Irish boatowners and fishermen on inland waterways have been urged to remain alert to the prospect of so-called 'killer shrimp' invading Ireland's waters.

The dikerogammarus villosus shrimp - which has spread aggressively throughout Europe in the past decade and was discovered in England last year - could have "dire consequences" for the biodiversity of Ireland's rivers and lakes.

Kevin Flannery of Dingle Oceanworld told the Sunday Independent: "These invasive species are very aggressive and take over from the native species - and change the whole environment and ecosystem."

The killer shrimp is larger that its native cousin, making it a more deadly predator. It is known to attack insect larvae, baby fish and native shrimp.

"The shrimp will eat the primary source of food for the trout and salmon and other indigenous species which have been here for billions of years," said Flannery.

The killer shrimp has spread mainly by attaching to boat hulls at the larval stage, promping Flannery to urge all fishermen and boatowners to disinfect their vessels before using them in Irish waterways.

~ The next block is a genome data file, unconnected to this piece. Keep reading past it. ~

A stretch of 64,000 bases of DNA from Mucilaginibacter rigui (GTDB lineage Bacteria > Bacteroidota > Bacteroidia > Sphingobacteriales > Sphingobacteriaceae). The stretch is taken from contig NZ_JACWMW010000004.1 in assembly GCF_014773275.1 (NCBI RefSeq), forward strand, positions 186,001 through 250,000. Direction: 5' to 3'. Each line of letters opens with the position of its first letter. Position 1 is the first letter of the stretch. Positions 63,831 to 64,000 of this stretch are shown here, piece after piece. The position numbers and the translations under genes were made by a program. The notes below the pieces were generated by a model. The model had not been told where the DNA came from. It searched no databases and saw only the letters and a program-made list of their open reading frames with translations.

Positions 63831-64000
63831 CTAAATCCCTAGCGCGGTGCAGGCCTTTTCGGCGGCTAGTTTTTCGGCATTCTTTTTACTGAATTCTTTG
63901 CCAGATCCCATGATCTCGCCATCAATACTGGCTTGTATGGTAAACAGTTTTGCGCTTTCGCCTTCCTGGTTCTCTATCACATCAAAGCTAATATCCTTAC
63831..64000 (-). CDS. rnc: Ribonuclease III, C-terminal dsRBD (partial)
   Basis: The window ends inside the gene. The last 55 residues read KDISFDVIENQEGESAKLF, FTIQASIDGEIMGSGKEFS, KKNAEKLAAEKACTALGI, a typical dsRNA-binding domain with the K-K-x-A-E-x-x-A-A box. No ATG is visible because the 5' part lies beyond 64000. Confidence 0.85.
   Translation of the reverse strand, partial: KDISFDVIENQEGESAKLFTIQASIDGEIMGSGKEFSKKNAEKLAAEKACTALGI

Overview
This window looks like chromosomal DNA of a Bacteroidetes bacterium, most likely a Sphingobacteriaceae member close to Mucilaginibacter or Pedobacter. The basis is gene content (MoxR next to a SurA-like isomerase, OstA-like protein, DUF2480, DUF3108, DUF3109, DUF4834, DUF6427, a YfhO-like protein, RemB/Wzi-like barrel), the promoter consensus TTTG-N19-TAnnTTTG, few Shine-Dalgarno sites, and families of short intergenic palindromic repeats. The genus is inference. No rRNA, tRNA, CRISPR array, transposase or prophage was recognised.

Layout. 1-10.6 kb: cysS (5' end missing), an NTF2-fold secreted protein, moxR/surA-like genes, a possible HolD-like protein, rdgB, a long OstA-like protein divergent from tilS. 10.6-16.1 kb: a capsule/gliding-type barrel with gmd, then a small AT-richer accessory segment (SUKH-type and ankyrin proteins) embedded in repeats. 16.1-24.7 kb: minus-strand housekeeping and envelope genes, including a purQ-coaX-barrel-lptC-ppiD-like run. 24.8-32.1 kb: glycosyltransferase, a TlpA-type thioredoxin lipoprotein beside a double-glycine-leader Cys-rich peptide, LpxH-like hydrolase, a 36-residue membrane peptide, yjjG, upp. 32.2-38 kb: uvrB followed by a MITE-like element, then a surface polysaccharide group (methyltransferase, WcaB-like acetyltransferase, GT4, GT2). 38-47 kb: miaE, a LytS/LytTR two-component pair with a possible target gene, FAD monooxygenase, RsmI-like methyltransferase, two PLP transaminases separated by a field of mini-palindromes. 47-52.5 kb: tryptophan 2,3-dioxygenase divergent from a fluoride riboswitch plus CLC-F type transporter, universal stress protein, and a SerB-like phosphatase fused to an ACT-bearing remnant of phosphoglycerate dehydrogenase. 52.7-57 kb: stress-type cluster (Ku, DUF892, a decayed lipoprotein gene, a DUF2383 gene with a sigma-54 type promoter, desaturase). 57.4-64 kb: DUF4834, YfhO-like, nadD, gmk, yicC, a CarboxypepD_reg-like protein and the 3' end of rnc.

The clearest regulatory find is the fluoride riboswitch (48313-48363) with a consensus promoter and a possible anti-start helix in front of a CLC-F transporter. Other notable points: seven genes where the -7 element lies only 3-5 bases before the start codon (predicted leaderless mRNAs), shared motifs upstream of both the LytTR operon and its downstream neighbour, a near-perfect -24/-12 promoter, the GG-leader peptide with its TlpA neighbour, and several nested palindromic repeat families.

Published in Inland Waterways

About boot Düsseldorf: With almost 250,000 visitors, boot Düsseldorf is the world's largest boat and water sports fair and every year in January the “meeting place" for the entire industry. From 18 to 26 January 2020, around 2,000 exhibitors will be presenting their interesting new products, attractive further developments and maritime equipment. This means that the complete market will be on site in Düsseldorf and will be inviting visitors on nine days of the fair to an exciting journey through the entire world of water sports in 17 exhibition halls covering 220,000 square meters. With a focus on boats and yachts, engines and engine technology, equipment and accessories, services, canoes, kayaks, kitesurfing, rowing, diving, surfing, wakeboarding, windsurfing, SUP, fishing, maritime art, marinas, water sports facilities as well as beach resorts and charter, there is something for every water sports enthusiast.

Who is Your Sailor Sailor of the Year 2019?
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At A Glance – Boot Dusseldorf 

Organiser
Messe Düsseldorf GmbH
Messeplatz
40474 Düsseldorf
Tel: +49 211 4560-01
Fax: +49 211 4560-668
Web: https://www.boot.com/

The first boats and yachts will once again be arriving in December via the Rhine.